Rebellion-themed rockers in the special include Paul Revere and The Raiders with singer Mark Lindsay pounding through the anti-drug rocker “Kicks,” “I Fought the Law,” (that was later a hit for The Clash) by The Bobby Fuller Four,” Eric Burdon and The Animals with “It’s My Life,” The Outsiders doing “Time Won’t Let Me” and Nancy Sinatra’s “These Boots Are Made For Walkin’.”
Billboard’s top moneymakers of 2012
Billboard released its list of the top 40 moneymakers of 2012 from album and ringtone sales, downloads and other means of revenue. At the top was Madonna with $34.5 million. The rest of the top five, in millions, are Bruce Springsteen ($33.4), Roger Waters ($21.1), Van Halen ($20.1) and Kenny Chesney ($19.1).
The top 6-10 are The Dave Matthews Band (No. 6, $18.9), Tim McGraw (No. 7, $18.3), Jason Aldean (No. 8, $17.5), Coldplay (No. 9, $17.3), and Justin Bieber (No. 10, $15.9).
Numbers 11-20: Adele (No. 11, $13.9), Lady Antebellum (No. 12, $12.9), Celine Dion (No.13, $12.9), Brad Paisley (No. 14, $12.8), Taylor Swift (No. 15, $12.6), Carrie Underwood (No. 16, $11.9), Nickelback (No. 17, $11.1), Eric Church (No. 18, $11), Rascal Flatts (No. 19, $10.7), and Barbra Streisand (No. 20, $10.6)
Numbers 21-30: Neil Diamond (No. 21, $10.4), The Trans-Siberian Orchestra (No. 22, $9.9), Toby Keith (No. 23, $9.8), Drake (No. 24, $9.5), The Red Hot Chili Peppers (No. 25, $9.4), The Rolling Stones (No. 26, $9.2), Miranda Lambert (No. 27, $8.8), Rush (No. 28, $8.7), Elton John (No. 29, $8.5), and One Direction (No. 30, $7.9).
Numbers 31-40: Phish (No. 31, $7.3), The Black Keys (No. 32, $7.3), Maroon 5 (No. 33, $7.1), Jay-Z (No. 34, $7), Journey (No. 35, $6.9), Andrea Bocelli (No. 36, $6.7), The Zac Brown Band (No. 37, $6.6), Rod Stewart (No. 38, $6.4), Mumford & Sons (No. 39, $6.1), and Blake Shelton (No. 40, $5.9).
Guitarist and bass player Kevin Ayers, who co-founded `60s English psychedelic band, The Soft Machine, died in his sleep in Montolieu, France, at age 68, according to the New York Times. No exact cause of death was announced.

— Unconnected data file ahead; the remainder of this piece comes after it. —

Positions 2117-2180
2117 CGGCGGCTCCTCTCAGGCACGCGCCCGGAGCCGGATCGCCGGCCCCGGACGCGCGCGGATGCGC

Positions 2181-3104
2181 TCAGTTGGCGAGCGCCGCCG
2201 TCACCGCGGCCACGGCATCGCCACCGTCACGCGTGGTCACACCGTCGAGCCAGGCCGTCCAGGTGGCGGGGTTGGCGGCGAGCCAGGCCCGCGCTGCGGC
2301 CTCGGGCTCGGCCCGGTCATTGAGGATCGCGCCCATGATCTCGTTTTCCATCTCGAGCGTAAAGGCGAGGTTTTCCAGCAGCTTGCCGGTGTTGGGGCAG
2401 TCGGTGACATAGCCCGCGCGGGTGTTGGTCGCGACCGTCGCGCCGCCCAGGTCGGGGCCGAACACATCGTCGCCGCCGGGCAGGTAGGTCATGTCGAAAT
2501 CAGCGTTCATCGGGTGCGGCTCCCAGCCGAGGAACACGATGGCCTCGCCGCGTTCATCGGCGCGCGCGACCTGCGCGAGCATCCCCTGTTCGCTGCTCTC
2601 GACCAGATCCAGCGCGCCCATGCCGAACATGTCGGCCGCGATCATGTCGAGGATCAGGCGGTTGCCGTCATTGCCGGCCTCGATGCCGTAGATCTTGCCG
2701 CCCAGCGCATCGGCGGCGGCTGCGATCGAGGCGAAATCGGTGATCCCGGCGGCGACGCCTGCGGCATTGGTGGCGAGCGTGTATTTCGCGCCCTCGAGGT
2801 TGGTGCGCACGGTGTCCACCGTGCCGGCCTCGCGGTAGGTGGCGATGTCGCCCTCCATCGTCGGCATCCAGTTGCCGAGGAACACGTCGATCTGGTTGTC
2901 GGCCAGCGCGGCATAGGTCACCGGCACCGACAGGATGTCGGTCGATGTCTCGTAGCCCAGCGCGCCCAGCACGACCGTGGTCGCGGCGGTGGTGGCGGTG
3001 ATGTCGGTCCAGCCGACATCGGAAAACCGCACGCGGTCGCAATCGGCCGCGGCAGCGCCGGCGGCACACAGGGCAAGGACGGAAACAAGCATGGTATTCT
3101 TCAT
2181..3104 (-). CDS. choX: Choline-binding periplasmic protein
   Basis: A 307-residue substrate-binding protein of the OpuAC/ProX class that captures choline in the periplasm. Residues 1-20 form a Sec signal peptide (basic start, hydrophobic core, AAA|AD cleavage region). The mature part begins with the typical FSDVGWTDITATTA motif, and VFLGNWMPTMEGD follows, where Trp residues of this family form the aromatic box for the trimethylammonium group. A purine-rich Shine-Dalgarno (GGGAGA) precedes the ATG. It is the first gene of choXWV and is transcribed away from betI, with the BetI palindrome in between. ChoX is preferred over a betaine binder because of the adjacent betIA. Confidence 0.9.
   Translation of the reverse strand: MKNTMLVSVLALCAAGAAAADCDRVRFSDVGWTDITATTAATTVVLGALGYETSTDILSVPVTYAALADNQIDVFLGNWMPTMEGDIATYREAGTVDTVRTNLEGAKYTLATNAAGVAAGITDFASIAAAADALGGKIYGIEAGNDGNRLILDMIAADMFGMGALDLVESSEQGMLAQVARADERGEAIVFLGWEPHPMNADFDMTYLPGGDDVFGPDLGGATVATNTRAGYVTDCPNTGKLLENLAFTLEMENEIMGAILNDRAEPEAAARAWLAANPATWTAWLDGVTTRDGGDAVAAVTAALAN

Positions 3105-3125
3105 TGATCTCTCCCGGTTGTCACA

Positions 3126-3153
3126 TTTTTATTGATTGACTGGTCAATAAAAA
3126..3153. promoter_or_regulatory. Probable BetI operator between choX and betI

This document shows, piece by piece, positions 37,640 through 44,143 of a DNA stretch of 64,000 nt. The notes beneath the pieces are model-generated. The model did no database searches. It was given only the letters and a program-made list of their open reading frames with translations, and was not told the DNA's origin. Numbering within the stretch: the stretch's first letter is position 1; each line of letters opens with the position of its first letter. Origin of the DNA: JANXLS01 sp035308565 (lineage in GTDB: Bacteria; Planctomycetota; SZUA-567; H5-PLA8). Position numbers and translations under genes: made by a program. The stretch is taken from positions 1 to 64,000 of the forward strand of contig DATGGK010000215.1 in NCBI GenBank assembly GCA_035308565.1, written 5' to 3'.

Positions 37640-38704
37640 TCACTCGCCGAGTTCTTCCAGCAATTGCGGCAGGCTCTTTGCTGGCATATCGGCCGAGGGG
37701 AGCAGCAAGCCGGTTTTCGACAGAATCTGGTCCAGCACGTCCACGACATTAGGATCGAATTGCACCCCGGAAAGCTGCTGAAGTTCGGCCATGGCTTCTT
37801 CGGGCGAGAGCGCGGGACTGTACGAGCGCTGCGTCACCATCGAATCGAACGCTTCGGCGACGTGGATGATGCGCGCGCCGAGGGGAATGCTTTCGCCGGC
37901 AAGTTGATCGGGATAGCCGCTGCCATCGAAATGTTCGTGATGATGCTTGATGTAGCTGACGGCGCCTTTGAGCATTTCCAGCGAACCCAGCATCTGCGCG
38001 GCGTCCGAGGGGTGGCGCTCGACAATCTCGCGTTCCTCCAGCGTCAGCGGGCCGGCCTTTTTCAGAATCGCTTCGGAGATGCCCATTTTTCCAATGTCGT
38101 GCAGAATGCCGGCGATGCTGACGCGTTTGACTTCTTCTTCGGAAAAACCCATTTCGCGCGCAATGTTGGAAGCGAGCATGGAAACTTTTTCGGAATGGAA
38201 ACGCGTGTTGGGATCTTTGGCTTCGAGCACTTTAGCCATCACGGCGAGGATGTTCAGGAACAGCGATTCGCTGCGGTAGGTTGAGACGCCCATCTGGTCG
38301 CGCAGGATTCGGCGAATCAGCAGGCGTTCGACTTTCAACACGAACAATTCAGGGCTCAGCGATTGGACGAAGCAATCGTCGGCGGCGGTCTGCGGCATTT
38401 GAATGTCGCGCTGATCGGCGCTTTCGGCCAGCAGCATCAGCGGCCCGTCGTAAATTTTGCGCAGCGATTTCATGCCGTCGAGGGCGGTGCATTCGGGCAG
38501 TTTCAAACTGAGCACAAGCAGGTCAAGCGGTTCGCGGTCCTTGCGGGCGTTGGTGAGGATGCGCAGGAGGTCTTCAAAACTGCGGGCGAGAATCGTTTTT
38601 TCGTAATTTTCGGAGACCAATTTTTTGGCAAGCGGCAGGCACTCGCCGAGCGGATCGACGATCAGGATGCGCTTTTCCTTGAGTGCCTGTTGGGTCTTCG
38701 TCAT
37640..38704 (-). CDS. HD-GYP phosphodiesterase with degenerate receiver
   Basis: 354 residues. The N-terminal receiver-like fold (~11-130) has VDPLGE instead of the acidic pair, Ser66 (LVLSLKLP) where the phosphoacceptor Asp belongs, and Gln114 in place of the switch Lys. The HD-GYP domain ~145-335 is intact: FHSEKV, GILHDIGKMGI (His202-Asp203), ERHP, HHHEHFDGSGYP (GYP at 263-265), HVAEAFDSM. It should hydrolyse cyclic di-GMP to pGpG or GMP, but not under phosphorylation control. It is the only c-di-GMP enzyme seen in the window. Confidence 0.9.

Ayers, who released his last album in 2007, created the Soft Machine but quit in 1966, citing exhaustion. Ayers, who avoided fame like the plague, moved to the idyllic beaches of Ibiza, Spain, but remained busy through out the ’70s, recording nine albums that decade, while working with the likes of Roxy Music’s founding keyboardist and future U2 producer Brian Eno, The Velvet Underground’s John Cale and that group’s noted guest vocalist Nico.
“Dangerous” Dan Toler, guitarist for The Allman Brothers, The Gregg Allman Band and Dickey Betts’ Great Southern from the late ’70s through the ’80s, died of Lou Gehrig’s Disease at 65, according to a post on his Facebook page.
Diane Lampert, a successful songwriter during the ’60s and ’70s, who wrote the lyrics for the title songs to more than 20 motion pictures from the ’30s through the ’50s, died in Manhattan at 88, according to Pollstar. Lampert wrote lyrics to film songs performed by Bob Hope, Cary Grant and Buster Keaton, among others. As lyricist, she co-wrote “Nothing Shakin’ (But The Leaves On The Trees),” that The Beatles performed in their club days, a version of which appears on the group’s 1994 2-CD, “Live at the BBC.”
Singer Otis Damon Harris, who as Damon Harris was a member of The Temptations from 1971-1975, died of cancer at a hospice in his native Baltimore at age 62, according to the Baltimore Sun. He won three Grammies with The Temps and provided the distinctive falsetto on their hits “Papa Was A Rolling Stone” in 1972 and “Masterpiece” in 1973.
Songwriter Bobby Sharp, composer of “Unchain My Heart,” died in Oakland at 88 from complications from a fall, reports the Oakland Tribune. Sharp sold his songwriting rights to “Unchain My Heart” for $50 to support a costly drug habit and then fought for years to regain them, which he finally did in 1987. The song was a hit in 1961 for Ray Charles, and in 1963 for Trini Lopez and in 1987 for Joe Cocker. Sharp eventually got clean and was a drug counselor since 1981. He released his first album, “The Fantasy Sessions,” in 2005 when he was 81.